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LED HDTVs Explained

By now, you've probably seen advertisements for LED HDTVs and the great picture and slim size they offer. So is LED a completely new type of HDTV?

An LED HDTV is a type of LCD HDTV

LCD stands for "liquid-crystal display," a thin, flat panel that can display information for everything from clocks and calculators to laptops and HDTVs.

To create lighting for televised images, all LCD HDTVs need backlights behind their display panels. Until recently, most LCD HDTVs used a type of fluorescent backlighting, but an increasing number are now using LED (light-emitting diode) backlighting instead.

This means that an LED HDTV is not a new type of television, but a new type of LCD HDTV.

There are two main ways to backlight an LED HDTV

While an LED HDTV is simply an LCD HDTV with LED backlighting, there is more than one way to create that backlighting:

Two main ways to backlight an LED HDTV

Local dimming:
These HDTVs have lights behind the full length and width of the display panel. The lights then brighten, dim or turn off independently, depending on the picture displayed. This allows for deep blacks that can rival plasma HDTVs. On some sets, however, local dimming can create a bit of bleeding of brighter areas into darker areas, which can lighten the black level somewhat.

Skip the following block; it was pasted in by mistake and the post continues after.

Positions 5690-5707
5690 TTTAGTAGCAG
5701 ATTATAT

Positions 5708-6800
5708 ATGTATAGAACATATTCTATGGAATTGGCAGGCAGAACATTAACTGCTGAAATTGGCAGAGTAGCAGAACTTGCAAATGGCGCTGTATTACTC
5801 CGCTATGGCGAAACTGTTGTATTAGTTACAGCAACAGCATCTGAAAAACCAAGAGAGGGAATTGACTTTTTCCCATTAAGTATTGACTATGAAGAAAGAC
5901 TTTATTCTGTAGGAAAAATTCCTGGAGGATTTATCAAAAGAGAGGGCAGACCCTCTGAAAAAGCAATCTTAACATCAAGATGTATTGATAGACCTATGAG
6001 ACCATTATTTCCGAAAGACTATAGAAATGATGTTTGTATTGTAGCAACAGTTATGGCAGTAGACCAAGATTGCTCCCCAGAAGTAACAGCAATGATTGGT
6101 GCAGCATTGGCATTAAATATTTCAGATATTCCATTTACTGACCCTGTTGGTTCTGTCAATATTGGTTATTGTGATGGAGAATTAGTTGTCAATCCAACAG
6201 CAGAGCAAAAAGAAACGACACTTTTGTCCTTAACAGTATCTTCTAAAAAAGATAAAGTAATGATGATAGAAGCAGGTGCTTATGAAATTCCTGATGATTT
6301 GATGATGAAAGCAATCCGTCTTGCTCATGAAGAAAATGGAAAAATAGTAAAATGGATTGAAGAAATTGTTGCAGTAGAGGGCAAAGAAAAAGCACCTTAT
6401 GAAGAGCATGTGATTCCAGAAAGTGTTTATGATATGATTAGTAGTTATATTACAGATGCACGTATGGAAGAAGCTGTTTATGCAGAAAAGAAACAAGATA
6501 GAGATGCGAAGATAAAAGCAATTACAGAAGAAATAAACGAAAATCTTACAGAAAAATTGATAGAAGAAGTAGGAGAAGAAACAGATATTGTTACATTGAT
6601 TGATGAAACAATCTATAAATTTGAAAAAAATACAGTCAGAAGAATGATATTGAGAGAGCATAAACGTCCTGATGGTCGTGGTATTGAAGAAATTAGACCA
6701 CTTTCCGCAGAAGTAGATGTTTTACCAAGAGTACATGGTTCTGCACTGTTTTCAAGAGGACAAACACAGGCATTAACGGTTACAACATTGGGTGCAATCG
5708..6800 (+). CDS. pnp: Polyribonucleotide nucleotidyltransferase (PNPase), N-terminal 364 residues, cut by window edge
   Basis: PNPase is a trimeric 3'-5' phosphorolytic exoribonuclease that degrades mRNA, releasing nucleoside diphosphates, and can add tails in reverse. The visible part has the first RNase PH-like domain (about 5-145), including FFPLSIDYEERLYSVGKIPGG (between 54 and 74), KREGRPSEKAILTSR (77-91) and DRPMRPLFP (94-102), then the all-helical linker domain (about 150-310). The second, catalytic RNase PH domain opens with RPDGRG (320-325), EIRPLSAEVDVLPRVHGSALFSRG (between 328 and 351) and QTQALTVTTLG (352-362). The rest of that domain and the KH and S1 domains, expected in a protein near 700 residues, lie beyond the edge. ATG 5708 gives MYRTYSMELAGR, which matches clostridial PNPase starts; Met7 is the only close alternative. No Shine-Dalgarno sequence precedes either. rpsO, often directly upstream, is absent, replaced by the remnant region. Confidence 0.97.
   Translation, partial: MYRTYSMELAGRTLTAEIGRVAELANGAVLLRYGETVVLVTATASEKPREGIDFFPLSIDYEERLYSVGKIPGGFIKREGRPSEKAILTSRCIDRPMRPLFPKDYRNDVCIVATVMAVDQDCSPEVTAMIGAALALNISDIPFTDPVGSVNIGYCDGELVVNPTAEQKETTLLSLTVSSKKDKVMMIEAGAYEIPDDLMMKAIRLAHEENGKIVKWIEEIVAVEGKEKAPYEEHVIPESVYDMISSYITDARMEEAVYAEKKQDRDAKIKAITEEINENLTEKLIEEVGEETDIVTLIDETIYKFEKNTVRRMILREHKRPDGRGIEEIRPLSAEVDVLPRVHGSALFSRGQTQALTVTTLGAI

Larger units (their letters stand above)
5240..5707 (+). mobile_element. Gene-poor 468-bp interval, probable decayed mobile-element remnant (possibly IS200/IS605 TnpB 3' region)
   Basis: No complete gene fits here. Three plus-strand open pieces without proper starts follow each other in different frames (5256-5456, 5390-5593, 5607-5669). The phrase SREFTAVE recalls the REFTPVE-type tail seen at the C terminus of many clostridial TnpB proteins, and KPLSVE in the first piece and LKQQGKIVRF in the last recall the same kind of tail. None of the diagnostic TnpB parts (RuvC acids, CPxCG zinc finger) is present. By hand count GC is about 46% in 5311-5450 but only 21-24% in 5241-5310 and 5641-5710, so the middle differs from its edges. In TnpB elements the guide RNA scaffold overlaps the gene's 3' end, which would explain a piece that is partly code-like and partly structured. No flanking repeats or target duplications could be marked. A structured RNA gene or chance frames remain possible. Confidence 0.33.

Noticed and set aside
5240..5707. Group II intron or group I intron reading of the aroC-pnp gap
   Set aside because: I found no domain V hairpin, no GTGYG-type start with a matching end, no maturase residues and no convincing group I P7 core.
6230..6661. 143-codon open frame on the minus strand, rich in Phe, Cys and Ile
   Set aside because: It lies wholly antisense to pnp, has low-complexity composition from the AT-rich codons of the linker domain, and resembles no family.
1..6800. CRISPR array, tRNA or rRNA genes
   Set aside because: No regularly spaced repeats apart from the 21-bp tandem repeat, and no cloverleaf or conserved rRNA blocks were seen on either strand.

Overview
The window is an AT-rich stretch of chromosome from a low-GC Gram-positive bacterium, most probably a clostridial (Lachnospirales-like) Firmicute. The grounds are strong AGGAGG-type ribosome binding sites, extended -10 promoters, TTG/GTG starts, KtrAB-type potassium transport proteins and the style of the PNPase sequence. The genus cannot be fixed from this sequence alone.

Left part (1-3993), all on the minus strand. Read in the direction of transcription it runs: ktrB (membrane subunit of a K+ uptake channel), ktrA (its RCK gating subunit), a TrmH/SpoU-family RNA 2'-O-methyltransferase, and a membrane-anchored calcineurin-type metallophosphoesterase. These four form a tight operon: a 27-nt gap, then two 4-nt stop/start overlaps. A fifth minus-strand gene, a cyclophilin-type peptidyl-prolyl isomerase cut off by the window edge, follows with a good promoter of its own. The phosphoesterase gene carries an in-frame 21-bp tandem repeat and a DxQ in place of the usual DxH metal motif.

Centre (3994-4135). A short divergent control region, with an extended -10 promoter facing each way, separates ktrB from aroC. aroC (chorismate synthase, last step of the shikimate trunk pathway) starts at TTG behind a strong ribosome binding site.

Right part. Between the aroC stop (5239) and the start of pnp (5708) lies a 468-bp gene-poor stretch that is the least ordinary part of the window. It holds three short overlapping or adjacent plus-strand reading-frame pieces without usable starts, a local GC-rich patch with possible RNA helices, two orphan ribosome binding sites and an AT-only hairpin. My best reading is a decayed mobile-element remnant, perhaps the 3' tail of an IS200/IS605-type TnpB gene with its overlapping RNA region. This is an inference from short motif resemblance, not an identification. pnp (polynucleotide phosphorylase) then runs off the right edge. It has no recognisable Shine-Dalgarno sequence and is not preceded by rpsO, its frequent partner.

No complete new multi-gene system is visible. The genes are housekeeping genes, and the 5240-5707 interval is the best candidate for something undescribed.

Edge lighting:
These HDTVs have lights only along the edge of the screen. The light produced is projected inwards towards the middle of the display panel. The big advantage is that edge lighting allows for extremely thin cabinets/panels. However, the lighting isn't always as uniform as with local dimming.

LED backlighting can produce deeper blacks than conventional LCD HDTVs

Plasma HDTVs are generally recognized as producing deeper blacks than LCD HDTVs, but LED backlighting goes a long way towards closing that gap. Within LED HDTVs, those with local dimming appear to offer the deepest blacks.

LED HDTVs are energy efficient

LCD HDTVs are known for using a low amount of energy, and LED HDTVs can take that an extra step. All Samsung LED HDTVs, for example, use up to 40% less power than conventional Samsung LCD HDTVs1.

The LED HDTV picture is not ideal when viewed from the side

One traditional disadvantage for LCD HDTVs when compared with plasma HDTVs is that the LCD picture degrades more when viewed from the side. This remains an issue with LED HDTVs.

OLED is different from LED

You may have an OLED (organic light-emitting diode) display for your MP3 player or other portable device, but the technology is not the same as LED. OLED display devices don't require backlighting, as they emit light themselves. OLED technology has not yet made its way into mainstream HDTV production.

1As compared to 2008 similar size class Samsung LCD TVs in standard mode.